The blog digressed regularly from standard food reviews and started addressing the communities around the establishments. "It's the law of the bell curve – if you're eating at over 200 barbecue places, the food is usually going to fall somewhere in the middle of the spectrum. Going off topic, looking at the history of food, urban development and nutrition, was a way to keep things interesting," Meek says. "Food is a jumping off point to discuss urban design, blight, white flight – issues Memphis has death with."
His entries return frequently to the life cycles of neighborhoods, spotlighting the almost inevitable transition of suburban sprawl into blight. "A new suburb can create the illusion of prosperity, but most new development over the past several decades has been funded by a foolhardy mix of public and private debt," he writes. "For municipal governments a big new development is like a leased luxury car. It may look like a symbol of wealth at first glance, but it is actually a giant liability."
He received a call from The History Press
in the fall of last year; they had read the blog and asked if he was interested in creating a book about the history of Memphis barbecue. So the journalist-turned-small-business-owner turned back to writing and got to work on a history of the city "as told through barbecue." He has been working nights and weekends since signing the book deal to research and write a book unlike any other on the subject. The book, titled Memphis Barbecue: A Succulent History of Smoke, Sauce and Soul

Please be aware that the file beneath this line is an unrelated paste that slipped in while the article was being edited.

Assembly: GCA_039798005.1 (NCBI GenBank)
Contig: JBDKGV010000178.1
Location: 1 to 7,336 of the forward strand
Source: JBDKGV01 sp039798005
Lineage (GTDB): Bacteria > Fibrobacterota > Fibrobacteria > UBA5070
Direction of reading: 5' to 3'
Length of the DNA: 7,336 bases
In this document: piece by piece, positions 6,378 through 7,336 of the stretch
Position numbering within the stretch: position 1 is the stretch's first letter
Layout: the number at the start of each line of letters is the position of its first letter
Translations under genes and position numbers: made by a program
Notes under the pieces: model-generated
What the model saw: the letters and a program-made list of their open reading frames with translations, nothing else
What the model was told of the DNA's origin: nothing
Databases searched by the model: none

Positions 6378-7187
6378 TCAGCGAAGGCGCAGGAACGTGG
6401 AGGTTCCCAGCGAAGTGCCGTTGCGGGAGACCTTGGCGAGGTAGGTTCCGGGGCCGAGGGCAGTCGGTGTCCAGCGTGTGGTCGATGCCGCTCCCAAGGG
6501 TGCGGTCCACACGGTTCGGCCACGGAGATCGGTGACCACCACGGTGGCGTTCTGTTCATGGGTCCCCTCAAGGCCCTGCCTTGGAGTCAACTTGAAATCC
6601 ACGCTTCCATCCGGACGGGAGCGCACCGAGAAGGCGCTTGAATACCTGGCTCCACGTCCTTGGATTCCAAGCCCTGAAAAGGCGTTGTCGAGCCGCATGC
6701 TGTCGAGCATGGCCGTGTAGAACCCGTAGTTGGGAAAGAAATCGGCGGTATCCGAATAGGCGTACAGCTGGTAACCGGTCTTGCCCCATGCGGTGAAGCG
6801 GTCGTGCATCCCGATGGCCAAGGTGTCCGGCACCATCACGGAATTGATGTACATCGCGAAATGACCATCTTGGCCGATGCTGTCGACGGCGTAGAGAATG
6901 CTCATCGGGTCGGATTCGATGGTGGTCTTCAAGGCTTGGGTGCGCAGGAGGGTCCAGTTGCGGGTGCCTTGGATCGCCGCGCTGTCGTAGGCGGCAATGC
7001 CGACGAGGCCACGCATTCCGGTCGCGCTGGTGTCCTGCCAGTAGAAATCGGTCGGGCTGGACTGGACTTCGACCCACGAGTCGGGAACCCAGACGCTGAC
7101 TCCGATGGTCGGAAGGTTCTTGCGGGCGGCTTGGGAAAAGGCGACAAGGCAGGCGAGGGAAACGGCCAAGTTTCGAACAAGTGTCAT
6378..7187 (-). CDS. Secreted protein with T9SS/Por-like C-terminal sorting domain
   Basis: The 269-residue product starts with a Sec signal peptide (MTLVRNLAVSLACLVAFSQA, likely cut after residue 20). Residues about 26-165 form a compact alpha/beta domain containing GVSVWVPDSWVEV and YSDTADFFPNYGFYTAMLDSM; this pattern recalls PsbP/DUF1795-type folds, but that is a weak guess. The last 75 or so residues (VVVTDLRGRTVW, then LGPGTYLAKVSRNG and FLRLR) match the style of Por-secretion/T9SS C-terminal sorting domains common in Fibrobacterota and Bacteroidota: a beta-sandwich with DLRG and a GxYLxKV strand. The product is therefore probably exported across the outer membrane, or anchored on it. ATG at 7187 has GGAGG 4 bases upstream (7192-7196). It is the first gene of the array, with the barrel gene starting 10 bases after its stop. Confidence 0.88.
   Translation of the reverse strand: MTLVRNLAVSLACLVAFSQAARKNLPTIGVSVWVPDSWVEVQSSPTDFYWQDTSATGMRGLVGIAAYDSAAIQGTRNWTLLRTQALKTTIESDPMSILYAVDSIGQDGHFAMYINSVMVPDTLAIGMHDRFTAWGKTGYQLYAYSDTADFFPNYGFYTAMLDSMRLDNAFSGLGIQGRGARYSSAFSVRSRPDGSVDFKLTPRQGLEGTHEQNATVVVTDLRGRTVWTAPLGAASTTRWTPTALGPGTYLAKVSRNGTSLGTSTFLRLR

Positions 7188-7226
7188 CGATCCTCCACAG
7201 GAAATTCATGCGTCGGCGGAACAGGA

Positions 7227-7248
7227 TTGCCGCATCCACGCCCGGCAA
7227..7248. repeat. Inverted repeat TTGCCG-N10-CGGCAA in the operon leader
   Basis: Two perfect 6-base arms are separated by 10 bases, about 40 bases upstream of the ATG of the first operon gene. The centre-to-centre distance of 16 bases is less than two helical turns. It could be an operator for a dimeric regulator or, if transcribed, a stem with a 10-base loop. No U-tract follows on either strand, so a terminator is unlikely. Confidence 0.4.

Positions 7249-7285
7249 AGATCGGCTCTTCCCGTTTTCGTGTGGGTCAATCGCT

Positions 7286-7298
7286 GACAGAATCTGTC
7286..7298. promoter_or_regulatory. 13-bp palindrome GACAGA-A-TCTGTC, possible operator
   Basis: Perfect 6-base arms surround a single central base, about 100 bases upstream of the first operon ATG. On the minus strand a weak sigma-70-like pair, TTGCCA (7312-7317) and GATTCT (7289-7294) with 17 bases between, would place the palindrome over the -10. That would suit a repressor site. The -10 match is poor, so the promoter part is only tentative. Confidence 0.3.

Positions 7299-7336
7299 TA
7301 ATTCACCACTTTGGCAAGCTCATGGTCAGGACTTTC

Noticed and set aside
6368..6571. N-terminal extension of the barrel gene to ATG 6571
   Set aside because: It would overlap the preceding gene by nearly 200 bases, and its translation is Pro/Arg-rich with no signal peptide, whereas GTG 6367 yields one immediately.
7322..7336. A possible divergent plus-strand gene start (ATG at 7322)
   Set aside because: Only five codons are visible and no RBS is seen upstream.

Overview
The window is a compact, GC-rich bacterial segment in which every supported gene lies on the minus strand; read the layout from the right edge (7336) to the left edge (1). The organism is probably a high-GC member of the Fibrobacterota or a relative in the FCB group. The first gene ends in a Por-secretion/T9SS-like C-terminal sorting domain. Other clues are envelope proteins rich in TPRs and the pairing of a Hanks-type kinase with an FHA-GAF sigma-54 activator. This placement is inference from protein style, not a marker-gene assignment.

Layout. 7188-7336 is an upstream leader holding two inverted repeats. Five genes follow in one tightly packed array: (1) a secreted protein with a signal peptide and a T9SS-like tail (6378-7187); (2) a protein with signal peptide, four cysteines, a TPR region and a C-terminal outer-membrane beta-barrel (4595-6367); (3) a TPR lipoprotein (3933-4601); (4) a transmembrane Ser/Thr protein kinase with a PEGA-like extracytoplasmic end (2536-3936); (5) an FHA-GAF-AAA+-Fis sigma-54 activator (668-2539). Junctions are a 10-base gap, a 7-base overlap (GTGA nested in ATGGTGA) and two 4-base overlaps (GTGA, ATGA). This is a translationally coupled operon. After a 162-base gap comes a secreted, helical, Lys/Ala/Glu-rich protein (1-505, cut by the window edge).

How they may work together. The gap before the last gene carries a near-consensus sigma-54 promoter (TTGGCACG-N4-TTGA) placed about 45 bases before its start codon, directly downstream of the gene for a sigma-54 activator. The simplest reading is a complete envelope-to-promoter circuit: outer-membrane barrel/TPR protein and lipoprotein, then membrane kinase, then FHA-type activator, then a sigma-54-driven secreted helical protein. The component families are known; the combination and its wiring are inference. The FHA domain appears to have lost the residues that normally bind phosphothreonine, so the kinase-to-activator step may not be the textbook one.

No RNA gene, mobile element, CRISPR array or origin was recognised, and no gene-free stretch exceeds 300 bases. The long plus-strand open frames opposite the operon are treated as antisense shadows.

, is due out on June 24.
Now that the book is complete and ready for press, he may return to the blog platform for occasional posts because, as he says, the barbecue landscape is always shifting. "Memphis barbecue changes fast enough that I already have a backlog of places to post about."
Meek notes that the blog gave him a reason to experience Memphis more fully – and not just its cuisine. Instead of simply doing business in the different areas of town, he has been sitting down at neighborhood restaurants and lunch counters, meeting the shop owners, chefs and regular customers. "Seeing all the neighborhoods has really increased my love for Memphis. People talk negatively about the city, but they've never really gotten out to explore it."